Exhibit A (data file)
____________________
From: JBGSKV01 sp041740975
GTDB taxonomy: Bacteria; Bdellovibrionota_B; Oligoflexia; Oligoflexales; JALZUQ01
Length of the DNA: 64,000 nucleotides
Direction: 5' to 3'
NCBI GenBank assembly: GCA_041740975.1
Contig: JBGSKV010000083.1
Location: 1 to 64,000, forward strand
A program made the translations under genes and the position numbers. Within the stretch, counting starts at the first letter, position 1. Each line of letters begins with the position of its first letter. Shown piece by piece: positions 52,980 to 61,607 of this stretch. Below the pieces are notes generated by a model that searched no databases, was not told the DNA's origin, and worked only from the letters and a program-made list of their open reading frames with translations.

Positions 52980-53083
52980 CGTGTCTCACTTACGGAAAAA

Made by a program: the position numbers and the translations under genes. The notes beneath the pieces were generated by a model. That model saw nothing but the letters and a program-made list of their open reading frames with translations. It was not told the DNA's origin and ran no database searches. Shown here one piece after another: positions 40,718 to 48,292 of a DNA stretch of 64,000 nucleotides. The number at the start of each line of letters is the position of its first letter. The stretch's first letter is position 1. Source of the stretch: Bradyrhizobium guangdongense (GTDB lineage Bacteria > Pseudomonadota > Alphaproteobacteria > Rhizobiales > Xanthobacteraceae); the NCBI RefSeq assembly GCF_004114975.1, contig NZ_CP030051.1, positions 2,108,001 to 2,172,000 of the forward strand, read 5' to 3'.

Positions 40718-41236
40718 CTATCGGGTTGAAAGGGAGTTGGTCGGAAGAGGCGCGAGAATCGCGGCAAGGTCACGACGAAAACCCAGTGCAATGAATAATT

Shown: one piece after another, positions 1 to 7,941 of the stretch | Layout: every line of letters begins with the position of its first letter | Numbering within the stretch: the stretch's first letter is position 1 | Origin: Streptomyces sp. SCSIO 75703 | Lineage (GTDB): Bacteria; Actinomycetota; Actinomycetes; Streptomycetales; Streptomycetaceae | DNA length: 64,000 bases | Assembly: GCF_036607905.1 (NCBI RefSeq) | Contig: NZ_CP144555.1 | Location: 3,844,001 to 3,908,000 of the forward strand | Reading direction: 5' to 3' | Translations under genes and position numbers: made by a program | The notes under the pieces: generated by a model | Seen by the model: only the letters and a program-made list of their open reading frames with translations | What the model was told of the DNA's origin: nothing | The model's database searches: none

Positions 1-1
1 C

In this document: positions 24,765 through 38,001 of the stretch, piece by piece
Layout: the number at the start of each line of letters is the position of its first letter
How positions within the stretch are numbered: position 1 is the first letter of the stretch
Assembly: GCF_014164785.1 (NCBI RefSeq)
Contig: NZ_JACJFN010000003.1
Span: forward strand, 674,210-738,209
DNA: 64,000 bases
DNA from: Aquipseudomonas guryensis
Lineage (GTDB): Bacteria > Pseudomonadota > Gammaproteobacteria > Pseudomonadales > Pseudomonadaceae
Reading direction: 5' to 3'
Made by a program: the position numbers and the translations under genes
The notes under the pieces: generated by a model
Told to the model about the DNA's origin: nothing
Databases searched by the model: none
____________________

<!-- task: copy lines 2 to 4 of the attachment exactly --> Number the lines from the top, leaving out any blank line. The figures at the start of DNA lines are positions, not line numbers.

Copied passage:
GTDB taxonomy: Bacteria; Bdellovibrionota_B; Oligoflexia; Oligoflexales; JALZUQ01
Length of the DNA: 64,000 nucleotides
Direction: 5' to 3'